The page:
Re: [OAUTH-WG] We appear to still be litigating OAuth, oops

Justin Richer <> Fri, 26 February 2021 13:16 UTC

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From: Justin Richer <>
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Date: Fri, 26 Feb 2021 08:16:16 -0500
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To: Evert Pot <>
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Subject: Re: [OAUTH-WG] We appear to still be litigating OAuth, oops
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> On Feb 25, 2021, at 2:59 PM, Evert Pot <> wrote:
> On 2021-02-25 3:41 a.m., Seán Kelleher wrote:
>> Yep, this is the big point - OAuth is designed to require the the third leg of trust that creates the NxM problem.
>> I believe the snippet of Justin's that you quoted actually shows you how you can forgo the trust element using dynamic client registration. It still allows a "server" to identify requests and impose security policies via the client ID, but without requiring the client author to manually register the client in advance of using it (e.g. in the case where the client author doesn't even know what servers the client is going to be connecting to). You still need the client ID, but anyone can get one whenever they need it.
> Apologies if this a dumb question, but how would you discover the dynamic client registration endpoint after getting a 401 unauthorized?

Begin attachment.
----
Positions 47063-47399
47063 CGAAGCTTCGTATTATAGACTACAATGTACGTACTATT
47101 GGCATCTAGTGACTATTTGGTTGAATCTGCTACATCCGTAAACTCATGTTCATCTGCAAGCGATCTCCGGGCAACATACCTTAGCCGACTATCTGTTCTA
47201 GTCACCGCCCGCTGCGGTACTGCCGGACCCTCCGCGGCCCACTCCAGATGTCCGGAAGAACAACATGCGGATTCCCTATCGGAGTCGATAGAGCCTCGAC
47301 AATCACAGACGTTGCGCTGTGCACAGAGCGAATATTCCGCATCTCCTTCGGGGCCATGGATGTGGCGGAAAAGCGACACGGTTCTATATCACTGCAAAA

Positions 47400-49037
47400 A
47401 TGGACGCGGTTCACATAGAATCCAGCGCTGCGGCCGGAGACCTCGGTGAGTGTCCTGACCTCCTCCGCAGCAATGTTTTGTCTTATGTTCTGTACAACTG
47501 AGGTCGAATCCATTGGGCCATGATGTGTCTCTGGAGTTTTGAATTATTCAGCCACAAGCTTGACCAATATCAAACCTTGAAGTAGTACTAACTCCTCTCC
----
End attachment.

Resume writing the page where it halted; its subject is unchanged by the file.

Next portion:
> I couldn't really find anything in RFC7591 about this.
We deliberately left that level of discovery out of the registration spec (7591) because, as it turns out, RS-first discovery is a lot harder than it looks on the surface. There are some tricky privacy considerations around divulging an AS to an unknown party, and while not a dead-stop there you’ve got a lot of use cases where it hurts more than it helps.

In the end, we decided not to solve those aspects together and leave discovery for another spec. I think the call made sense at the time. Now, obviously, this assumption goes halfway out the window when you start doing the registration programmatically, and so discovery on a static relationship vs. discovery on a dynamic relationship are pretty different. 

We’re taking a different approach in GNAP, based on work that was done in User Manage Access (UMA): <>

Caveat, there are still a lot of open questions about the details of this, the focus in GNAP has been on the core delegation protocol so far, but it’s on our radar and we welcome the input.

And then there’s the considerations about hooking up more RS’s in real time, or even having the user/client SPECIFY the AS for the RS to talk to. So ultimately it’s an NxMxP problem, with client, AS, and RS in each slot varying differently depending on the API in question. In most OAuth use cases, the AS and RS have a pre-existing relationship that the client doesn’t know or care about. The client’s just trying to “call this API” and so it gets configured with all the bits it needs to ahead of time when it gets registered. But with a common API, like POP or IMAP, the client just needs to know how to get to the next step to keep going. 

This is one thing I’ve found security engineers simply Do Not Get more often than not: client developers don’t care about your security protocol. Your security is what gets in the way of them doing what they want to do, which is use the API and build an awesome thing. The simpler-to-follow we can make the security process, the better it will be for everyone.

 — Justin